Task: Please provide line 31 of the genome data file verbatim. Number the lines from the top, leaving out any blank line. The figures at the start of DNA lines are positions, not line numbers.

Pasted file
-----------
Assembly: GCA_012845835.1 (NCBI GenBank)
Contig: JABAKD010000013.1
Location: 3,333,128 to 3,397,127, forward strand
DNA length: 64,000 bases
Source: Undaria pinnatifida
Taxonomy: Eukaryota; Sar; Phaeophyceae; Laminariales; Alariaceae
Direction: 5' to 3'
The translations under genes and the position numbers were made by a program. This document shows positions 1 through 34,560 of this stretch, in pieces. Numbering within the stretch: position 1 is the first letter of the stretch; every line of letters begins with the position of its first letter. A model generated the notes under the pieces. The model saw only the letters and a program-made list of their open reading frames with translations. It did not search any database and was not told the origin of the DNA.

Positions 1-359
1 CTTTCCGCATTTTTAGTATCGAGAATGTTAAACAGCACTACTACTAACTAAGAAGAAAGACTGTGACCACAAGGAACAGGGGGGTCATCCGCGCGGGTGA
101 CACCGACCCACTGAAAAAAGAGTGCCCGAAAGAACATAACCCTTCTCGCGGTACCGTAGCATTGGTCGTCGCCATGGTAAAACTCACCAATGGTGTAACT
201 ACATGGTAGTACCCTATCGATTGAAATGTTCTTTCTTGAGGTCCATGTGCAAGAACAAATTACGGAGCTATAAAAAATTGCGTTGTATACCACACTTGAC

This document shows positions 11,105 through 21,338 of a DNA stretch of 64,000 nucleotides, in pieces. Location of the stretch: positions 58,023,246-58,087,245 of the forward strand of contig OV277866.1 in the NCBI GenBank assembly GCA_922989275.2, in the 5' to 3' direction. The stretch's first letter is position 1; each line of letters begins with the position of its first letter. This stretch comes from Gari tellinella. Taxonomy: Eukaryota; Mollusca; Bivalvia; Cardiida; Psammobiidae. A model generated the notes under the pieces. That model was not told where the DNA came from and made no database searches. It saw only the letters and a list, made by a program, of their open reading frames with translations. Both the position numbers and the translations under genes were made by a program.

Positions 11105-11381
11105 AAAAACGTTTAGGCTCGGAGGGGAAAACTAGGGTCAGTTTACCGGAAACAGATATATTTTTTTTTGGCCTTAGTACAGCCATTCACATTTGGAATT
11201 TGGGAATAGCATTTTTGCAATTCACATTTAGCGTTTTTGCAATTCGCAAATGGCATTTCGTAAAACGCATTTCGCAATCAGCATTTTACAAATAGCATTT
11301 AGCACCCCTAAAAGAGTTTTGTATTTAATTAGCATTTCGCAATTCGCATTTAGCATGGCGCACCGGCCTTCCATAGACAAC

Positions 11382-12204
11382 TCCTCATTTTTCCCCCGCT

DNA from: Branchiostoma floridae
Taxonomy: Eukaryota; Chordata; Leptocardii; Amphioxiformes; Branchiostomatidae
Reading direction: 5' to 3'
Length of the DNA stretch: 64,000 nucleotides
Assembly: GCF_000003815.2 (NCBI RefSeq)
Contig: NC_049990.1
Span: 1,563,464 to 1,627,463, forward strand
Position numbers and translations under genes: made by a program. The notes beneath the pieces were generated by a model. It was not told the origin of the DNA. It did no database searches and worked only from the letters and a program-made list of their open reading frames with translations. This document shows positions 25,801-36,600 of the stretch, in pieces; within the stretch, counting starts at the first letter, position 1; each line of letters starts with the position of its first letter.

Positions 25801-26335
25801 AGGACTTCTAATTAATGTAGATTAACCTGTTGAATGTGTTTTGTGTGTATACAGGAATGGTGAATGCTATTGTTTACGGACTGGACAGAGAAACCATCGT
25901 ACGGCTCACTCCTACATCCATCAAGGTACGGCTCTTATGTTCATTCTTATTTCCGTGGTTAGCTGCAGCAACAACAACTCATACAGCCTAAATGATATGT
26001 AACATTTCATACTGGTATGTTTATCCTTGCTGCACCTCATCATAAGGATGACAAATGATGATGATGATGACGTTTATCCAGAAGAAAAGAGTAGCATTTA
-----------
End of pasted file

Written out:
26001 AACATTTCATACTGGTATGTTTATCCTTGCTGCACCTCATCATAAGGATGACAAATGATGATGATGATGACGTTTATCCAGAAGAAAAGAGTAGCATTTA